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June 01, 1984 - Image 47

Resource type:
Text
Publication:
The Detroit Jewish News, 1984-06-01

Disclaimer: Computer generated plain text may have errors. Read more about this.



48 Friday, June 1, 1984

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Translating Yiddish

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translating will be much harder .
then."
Despite the urgency, crafting a
fine translation can take as much, or
more time than writing an original
work, says Shevrin. Marienbad took
her two years and four drafts — with
time out to teach Yiddish classes at
Hillel and to regretfully decline invi-
tations to translate various grand-
mothers' diaries acquaintances sent
her way. One six-page section of
Marienbad, with its mix of Biblical
Hebrew and Yiddish, took her two
weeks to translate as she used prayer
books in addition to dictionaries and
thesauruses for her research.
Shevrin spends her days writing
in her upstairs study, where her
granddaughter's Rubber Duckie
graces the desk along with a typewri-
ter and the xeroxed pages of Yiddish
text upon which she makes prelimi-
nary English notations. Evenings
find her in the living room with her
husband, Howard, a clinical psychol-
ogist who is also fluent in Yiddish,
reading aloud the day's translation,
"balancing it like a checkbook" from
English back into Yiddish — a device
she uses to rein the translator's per-
petual urge to "say it better than the
author."
Like all performers, the trans-
lator has some latitude of interpreta-
tion. Exactly how much? Well, Shev-
rin would have liked to "edit out"
some ofln the Storm's, less successful
comic characters. "Bilt you can't do
it," she says. She shakes her head.
"I'll get walloped for that, but it's not
my fault; I didn't write the book; I
translated it."
In general, Shevrin says, "basic
grammar" best conveys Yiddish's
linguistic persona. "There's a spoken
voice to Yiddish," she says, "a narra-
tive that was the original tradition.
At the end of all my translations, I
read my work aloud. If it doesn't
sound right, I change it. The lan-

guage's homey, friendly tone should
come through in English:"
To produce that tone means
avoiding the stiff and literal "Woe is
me" for the classic Yiddish exclama-
tion Vey iz mirl as well as eschewing
sentences like "I threw mama from
the train a kiss," which fall a little to
the Lower East Side of their Yiddish
originals. When her translation cap-
tures a Yiddish cadence or allitera-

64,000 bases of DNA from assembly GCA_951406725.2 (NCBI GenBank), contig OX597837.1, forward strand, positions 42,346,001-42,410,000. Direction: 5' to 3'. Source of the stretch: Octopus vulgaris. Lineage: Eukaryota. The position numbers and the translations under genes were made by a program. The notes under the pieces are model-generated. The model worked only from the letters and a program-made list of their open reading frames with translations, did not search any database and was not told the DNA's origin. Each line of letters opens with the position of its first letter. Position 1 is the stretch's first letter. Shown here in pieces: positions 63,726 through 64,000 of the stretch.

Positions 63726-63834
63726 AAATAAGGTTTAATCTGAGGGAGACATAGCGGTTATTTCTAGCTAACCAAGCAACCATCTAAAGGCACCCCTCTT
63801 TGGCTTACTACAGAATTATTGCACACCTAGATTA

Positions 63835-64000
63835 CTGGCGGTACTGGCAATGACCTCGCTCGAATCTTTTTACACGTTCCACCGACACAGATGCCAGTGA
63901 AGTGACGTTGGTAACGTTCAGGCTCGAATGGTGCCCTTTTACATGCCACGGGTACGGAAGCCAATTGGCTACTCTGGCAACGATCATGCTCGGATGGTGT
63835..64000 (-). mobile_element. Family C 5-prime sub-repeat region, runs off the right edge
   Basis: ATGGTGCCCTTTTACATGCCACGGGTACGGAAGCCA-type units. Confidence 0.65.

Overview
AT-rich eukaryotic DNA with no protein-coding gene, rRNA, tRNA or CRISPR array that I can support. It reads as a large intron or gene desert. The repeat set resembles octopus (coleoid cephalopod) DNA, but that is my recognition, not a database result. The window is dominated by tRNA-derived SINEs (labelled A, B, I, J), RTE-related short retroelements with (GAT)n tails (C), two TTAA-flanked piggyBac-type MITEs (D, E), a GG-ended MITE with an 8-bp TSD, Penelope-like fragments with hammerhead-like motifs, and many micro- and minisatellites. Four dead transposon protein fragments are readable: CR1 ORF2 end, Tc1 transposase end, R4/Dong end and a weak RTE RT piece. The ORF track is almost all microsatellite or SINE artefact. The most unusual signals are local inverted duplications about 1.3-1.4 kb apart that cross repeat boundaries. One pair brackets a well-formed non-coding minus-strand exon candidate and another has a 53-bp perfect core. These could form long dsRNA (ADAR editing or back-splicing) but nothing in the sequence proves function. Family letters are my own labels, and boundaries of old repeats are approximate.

tive phrase, Shevrin is thrilled. "It
was a real find when I came up with
"wheeling and dealing" for handlen
and vandlen,, she crows.
Shevrin launched her literary
career 19 years ago on a whim and a
healthy dose of chutzpah. The im-
petus was an installment of an I.B.
Singer story published in the Jewish
Daily Forward, the Yiddish news-
paper her father mailed to her during
the 19 years she resided in Topeka.,
Kan., where her husband was on the
staff of the Meninger Institute. "I just
had the urge to translate it, to scrib-
ble it down for fun on the spur of the
moment, the way you do a crossword
puzzle," she recalls.
But she sent Singer her transla-
tion, in care of the Forward, and, on a
visit to see relatives in New York, she
phoned him — his name, to her
amazement, was plainly listed in the
Manhattan phone directory. After a
lunchtime interview with Singer at a
Manhattan vegetarian restaurant,
she found herself engaged as trans-
lator by him.
Shevrin found Bel Kaufman in
the Manhattan phone directory too.
But she is unlikely to have to let her
fingers do any more walking for a
while. She loves Sholom Aleichem;
the family likes her translating
work; publishers find the man she
refers to as the "Mark Train of Yid-
dish •Literature" quite marketable;
and while there are 42 Sholom
Aleichem volumes, only about a third
of them exist in English.

An excerpt from 'Marienbad'

Letter 13, from Meyer Mariom- Shlomo Kurlander's pretty wife? And
chik, otherwise known as the in what way is he attentive? He lends
"Odessa Womanizer, to his wife, her money on Shlomo's account. He
Chan'tzi, home in Warsaw while he says that Shlomo Kurlander person-
plays abroad:
ally requests that he should give her
"For no reason, dushinka, you money. But whose business is it? • •
accuse me of writing you only once
"Or, for instance, do I care that
every two weeks. To me it seems that he plays, your brother-in-law, Sixty-
I am writing you every day. What six with Madam Tchopnik every day?
else is there to do here in this Tell me, what would you say,
Marienbad where the heat is oppres- dushinka, if you would see me play-
sive and you don't see a living soul ing Sixty-six
with a strange woman?
other than our high-flown Warsaw . But whose business is it? Or, for in-
ladies? I avoid them like the plague stance, is irmy business that Mmes.
because you know my attitude Sherentzis and Pekelis, those two
toward women in general and how I
young women who, on , the
especially dislike these Nalevkis pious
Nalevkis, wouldn't dare say a word
gossips. We in Odessa dislike gossips. out loud to a man, here have cast off
In our Odessa you can walk on -your their wigs and stroll arm
in.arm with
hands and whose business is it? For this Kishinever gigolo,
a
flirt who is
instance, tioes•it bother me that your chasing after all three Yamayichke's
brother-in-law Chaim is attentive to daughters . ."

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